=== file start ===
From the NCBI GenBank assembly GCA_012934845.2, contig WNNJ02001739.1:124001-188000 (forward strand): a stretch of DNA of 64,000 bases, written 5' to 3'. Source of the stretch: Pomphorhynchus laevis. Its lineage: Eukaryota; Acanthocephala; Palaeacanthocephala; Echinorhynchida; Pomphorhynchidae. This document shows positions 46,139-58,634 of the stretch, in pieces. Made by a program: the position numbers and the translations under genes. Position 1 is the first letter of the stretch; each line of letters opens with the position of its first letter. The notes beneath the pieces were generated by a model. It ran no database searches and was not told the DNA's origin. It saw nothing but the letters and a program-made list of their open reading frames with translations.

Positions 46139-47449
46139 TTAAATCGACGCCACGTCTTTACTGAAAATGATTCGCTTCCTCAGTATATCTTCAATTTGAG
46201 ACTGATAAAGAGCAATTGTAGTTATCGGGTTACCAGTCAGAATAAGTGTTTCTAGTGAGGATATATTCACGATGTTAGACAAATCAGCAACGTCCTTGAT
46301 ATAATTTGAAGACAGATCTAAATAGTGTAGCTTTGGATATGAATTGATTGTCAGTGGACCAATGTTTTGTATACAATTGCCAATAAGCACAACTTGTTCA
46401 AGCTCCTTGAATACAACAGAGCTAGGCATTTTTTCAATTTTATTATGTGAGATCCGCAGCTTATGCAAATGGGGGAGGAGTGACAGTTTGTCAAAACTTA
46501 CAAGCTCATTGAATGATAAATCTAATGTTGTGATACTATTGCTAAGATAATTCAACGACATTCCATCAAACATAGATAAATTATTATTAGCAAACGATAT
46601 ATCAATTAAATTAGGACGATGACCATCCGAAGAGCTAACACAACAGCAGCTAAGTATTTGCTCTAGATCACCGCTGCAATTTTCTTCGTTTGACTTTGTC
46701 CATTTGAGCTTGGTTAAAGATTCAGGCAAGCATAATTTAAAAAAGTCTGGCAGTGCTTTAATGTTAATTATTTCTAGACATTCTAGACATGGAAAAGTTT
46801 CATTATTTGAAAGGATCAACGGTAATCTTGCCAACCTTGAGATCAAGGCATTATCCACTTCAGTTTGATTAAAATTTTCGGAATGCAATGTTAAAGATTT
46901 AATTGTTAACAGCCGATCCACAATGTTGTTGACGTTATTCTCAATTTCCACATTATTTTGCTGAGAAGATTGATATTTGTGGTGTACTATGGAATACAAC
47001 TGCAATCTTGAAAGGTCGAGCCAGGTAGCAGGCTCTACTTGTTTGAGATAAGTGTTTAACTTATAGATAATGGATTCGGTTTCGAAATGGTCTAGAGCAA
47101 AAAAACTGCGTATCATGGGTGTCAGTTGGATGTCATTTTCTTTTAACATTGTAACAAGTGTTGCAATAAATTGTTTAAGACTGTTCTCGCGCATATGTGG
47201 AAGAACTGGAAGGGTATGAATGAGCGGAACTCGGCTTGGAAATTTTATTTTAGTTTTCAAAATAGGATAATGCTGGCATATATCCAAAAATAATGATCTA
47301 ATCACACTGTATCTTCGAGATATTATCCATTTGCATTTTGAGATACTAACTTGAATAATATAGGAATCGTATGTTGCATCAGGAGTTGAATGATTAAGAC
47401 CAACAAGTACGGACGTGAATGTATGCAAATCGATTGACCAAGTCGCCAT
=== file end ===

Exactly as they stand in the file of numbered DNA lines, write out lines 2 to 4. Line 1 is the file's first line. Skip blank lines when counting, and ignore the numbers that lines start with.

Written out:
Positions 46139-47449
46139 TTAAATCGACGCCACGTCTTTACTGAAAATGATTCGCTTCCTCAGTATATCTTCAATTTGAG
46201 ACTGATAAAGAGCAATTGTAGTTATCGGGTTACCAGTCAGAATAAGTGTTTCTAGTGAGGATATATTCACGATGTTAGACAAATCAGCAACGTCCTTGAT